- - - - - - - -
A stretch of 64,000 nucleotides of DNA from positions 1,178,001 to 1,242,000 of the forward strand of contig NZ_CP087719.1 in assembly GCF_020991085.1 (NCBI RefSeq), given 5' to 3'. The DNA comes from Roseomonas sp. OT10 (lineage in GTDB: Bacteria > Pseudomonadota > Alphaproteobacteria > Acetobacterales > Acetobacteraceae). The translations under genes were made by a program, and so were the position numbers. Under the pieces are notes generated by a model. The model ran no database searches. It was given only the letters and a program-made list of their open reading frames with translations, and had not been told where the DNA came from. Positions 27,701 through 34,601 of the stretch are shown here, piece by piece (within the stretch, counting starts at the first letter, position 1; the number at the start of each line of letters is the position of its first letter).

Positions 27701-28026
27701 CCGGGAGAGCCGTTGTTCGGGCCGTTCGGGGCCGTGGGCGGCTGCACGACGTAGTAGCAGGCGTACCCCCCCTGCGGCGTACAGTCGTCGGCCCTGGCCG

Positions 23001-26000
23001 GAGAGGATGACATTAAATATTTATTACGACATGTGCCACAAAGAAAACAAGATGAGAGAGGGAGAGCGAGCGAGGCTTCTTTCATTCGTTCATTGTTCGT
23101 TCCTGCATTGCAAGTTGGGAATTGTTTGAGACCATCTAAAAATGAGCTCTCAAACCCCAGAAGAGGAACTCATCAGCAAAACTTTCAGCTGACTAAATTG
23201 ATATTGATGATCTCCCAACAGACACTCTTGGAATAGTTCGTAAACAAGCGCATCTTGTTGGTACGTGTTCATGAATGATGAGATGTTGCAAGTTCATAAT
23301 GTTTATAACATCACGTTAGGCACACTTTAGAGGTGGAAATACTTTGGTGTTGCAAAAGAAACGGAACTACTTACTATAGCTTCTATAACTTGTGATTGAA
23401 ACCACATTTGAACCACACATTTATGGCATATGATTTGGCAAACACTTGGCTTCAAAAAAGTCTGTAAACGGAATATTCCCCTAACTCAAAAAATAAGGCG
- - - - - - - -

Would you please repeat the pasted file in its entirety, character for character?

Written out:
A stretch of 64,000 nucleotides of DNA from positions 1,178,001 to 1,242,000 of the forward strand of contig NZ_CP087719.1 in assembly GCF_020991085.1 (NCBI RefSeq), given 5' to 3'. The DNA comes from Roseomonas sp. OT10 (lineage in GTDB: Bacteria > Pseudomonadota > Alphaproteobacteria > Acetobacterales > Acetobacteraceae). The translations under genes were made by a program, and so were the position numbers. Under the pieces are notes generated by a model. The model ran no database searches. It was given only the letters and a program-made list of their open reading frames with translations, and had not been told where the DNA came from. Positions 27,701 through 34,601 of the stretch are shown here, piece by piece (within the stretch, counting starts at the first letter, position 1; the number at the start of each line of letters is the position of its first letter).

Positions 27701-28026
27701 CCGGGAGAGCCGTTGTTCGGGCCGTTCGGGGCCGTGGGCGGCTGCACGACGTAGTAGCAGGCGTACCCCCCCTGCGGCGTACAGTCGTCGGCCCTGGCCG

Positions 23001-26000
23001 GAGAGGATGACATTAAATATTTATTACGACATGTGCCACAAAGAAAACAAGATGAGAGAGGGAGAGCGAGCGAGGCTTCTTTCATTCGTTCATTGTTCGT
23101 TCCTGCATTGCAAGTTGGGAATTGTTTGAGACCATCTAAAAATGAGCTCTCAAACCCCAGAAGAGGAACTCATCAGCAAAACTTTCAGCTGACTAAATTG
23201 ATATTGATGATCTCCCAACAGACACTCTTGGAATAGTTCGTAAACAAGCGCATCTTGTTGGTACGTGTTCATGAATGATGAGATGTTGCAAGTTCATAAT
23301 GTTTATAACATCACGTTAGGCACACTTTAGAGGTGGAAATACTTTGGTGTTGCAAAAGAAACGGAACTACTTACTATAGCTTCTATAACTTGTGATTGAA
23401 ACCACATTTGAACCACACATTTATGGCATATGATTTGGCAAACACTTGGCTTCAAAAAAGTCTGTAAACGGAATATTCCCCTAACTCAAAAAATAAGGCG